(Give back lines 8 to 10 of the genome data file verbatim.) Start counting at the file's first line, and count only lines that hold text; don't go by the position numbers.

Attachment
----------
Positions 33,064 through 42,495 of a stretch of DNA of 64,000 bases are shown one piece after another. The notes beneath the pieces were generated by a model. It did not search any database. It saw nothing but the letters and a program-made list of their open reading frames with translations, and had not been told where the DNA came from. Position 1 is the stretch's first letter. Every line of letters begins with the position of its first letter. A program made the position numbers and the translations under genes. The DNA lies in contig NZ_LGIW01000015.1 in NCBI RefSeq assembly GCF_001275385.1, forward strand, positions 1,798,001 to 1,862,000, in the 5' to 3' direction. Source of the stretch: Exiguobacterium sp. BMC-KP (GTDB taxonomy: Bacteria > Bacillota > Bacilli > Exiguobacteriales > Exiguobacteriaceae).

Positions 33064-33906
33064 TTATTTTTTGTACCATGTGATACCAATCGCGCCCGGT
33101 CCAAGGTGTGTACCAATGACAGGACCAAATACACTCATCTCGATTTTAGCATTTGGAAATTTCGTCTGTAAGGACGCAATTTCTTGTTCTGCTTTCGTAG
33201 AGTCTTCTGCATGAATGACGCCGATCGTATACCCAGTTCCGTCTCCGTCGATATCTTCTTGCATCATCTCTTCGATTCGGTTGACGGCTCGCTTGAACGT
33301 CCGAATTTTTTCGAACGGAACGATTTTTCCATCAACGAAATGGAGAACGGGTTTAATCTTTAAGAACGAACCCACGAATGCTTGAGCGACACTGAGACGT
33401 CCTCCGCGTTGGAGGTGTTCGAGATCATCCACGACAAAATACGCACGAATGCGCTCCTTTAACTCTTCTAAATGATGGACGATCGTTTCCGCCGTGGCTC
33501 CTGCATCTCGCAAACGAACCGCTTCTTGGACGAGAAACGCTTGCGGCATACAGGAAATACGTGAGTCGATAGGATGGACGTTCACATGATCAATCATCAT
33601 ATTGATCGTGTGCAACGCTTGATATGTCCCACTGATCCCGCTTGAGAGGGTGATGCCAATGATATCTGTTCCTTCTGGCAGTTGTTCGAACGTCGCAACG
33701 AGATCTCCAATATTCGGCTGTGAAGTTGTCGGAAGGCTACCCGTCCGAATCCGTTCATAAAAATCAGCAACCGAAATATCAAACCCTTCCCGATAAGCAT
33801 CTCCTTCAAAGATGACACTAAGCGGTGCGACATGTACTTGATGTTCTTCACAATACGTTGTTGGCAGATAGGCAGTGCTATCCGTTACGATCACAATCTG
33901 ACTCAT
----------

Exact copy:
33501 CTGCATCTCGCAAACGAACCGCTTCTTGGACGAGAAACGCTTGCGGCATACAGGAAATACGTGAGTCGATAGGATGGACGTTCACATGATCAATCATCAT
33601 ATTGATCGTGTGCAACGCTTGATATGTCCCACTGATCCCGCTTGAGAGGGTGATGCCAATGATATCTGTTCCTTCTGGCAGTTGTTCGAACGTCGCAACG
33701 AGATCTCCAATATTCGGCTGTGAAGTTGTCGGAAGGCTACCCGTCCGAATCCGTTCATAAAAATCAGCAACCGAAATATCAAACCCTTCCCGATAAGCAT